In 1681, in partial repayment of a debt, Charles II of England granted Penn a charter for what would become the Pennsylvania colony. Despite the royal charter, Penn bought the land from the local Lenape to be on good terms with the Native Americans and ensure peace for his colony. Penn made a treaty of friendship with Lenape chief Tammany under an elm tree at Shackamaxon, in what is now the city's Fishtown neighborhood. Penn named the city Philadelphia, which is Greek for brotherly love (from philos, "love" or "friendship", and adelphos, "brother"). As a Quaker, Penn had experienced religious persecution and wanted his colony to be a place where anyone could worship freely. This tolerance, far more than afforded by most other colonies, led to better relations with the local native tribes and fostered Philadelphia's rapid growth into America's most important city.
Philadelphia's neighborhoods are divided into large sections—North, Northeast, South, Southwest Philadelphia, West, and Northwest—surrounding Center City, which corresponds closely with the city's limits before consolidation in 1854. Each of these large areas contains numerous neighborhoods, some of whose boundaries derive from the boroughs, townships, and other communities that constituted Philadelphia County before their inclusion within the city.
The City Planning Commission, tasked with guiding growth and development of the city, has divided the city into 18 planning districts as part of the Philadelphia2035 physical development plan. Much of the city's 1980 zoning code was overhauled from 2007 to 2012 as part of a joint effort between former mayors John F. Street and Michael Nutter. The zoning changes were intended to rectify incorrect zoning maps in order to facilitate future community development, as the city forecasts an additional 100,000 residents and 40,000 jobs will be added by 2035.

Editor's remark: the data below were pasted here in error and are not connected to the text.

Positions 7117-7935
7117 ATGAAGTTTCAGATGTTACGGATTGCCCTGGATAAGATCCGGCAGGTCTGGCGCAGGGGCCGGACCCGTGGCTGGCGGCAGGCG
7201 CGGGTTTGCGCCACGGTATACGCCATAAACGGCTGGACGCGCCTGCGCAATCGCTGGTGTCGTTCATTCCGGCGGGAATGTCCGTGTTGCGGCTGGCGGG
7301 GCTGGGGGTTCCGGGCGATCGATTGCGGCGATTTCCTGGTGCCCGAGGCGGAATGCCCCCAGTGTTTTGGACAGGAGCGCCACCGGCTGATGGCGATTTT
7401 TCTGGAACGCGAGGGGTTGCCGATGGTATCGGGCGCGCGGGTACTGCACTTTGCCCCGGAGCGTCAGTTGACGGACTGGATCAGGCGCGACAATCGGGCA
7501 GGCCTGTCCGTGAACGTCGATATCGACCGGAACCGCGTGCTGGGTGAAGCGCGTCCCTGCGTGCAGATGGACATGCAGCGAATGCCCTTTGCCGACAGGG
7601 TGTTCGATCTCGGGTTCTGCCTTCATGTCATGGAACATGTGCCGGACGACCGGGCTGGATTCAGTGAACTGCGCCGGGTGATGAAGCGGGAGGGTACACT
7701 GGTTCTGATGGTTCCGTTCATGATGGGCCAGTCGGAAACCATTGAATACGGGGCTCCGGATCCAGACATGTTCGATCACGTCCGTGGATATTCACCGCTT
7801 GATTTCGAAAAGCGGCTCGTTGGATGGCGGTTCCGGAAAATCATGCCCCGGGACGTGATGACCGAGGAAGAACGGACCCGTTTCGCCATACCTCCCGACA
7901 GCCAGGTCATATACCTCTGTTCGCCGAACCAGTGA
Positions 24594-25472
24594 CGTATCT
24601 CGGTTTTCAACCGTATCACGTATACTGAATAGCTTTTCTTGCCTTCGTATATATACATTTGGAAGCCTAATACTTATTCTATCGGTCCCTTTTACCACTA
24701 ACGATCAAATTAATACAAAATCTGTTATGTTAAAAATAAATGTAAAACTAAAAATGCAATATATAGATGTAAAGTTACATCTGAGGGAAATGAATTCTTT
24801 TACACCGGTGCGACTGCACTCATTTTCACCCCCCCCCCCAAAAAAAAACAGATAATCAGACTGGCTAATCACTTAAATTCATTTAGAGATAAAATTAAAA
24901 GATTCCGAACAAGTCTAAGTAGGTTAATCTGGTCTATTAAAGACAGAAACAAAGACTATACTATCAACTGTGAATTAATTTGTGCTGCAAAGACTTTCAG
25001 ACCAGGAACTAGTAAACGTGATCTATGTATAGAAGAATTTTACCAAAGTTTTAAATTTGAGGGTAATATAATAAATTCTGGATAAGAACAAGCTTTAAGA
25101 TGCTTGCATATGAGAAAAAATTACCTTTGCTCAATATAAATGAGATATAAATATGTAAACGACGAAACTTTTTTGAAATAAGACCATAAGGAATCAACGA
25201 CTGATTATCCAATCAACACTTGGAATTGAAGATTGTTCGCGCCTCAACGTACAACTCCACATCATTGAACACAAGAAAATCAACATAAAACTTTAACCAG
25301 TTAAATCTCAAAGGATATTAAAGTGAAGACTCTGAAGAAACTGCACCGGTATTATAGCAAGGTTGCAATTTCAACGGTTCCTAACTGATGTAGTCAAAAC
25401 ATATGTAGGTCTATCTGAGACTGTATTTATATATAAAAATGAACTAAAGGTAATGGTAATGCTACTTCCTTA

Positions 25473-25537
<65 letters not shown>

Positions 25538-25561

According to a 2014 study by the Pew Research Center, 68% of the population of the city identified themselves as Christian, with 41% professing attendance at a variety of churches that could be considered Protestant, 26% professing Catholic beliefs, and less than 1% are Mormons, while the remaining 24% claim no religious affiliation. The same study says that other religions collectively compose about 8% of the population, including Judaism, Buddhism, Islam, and Hinduism.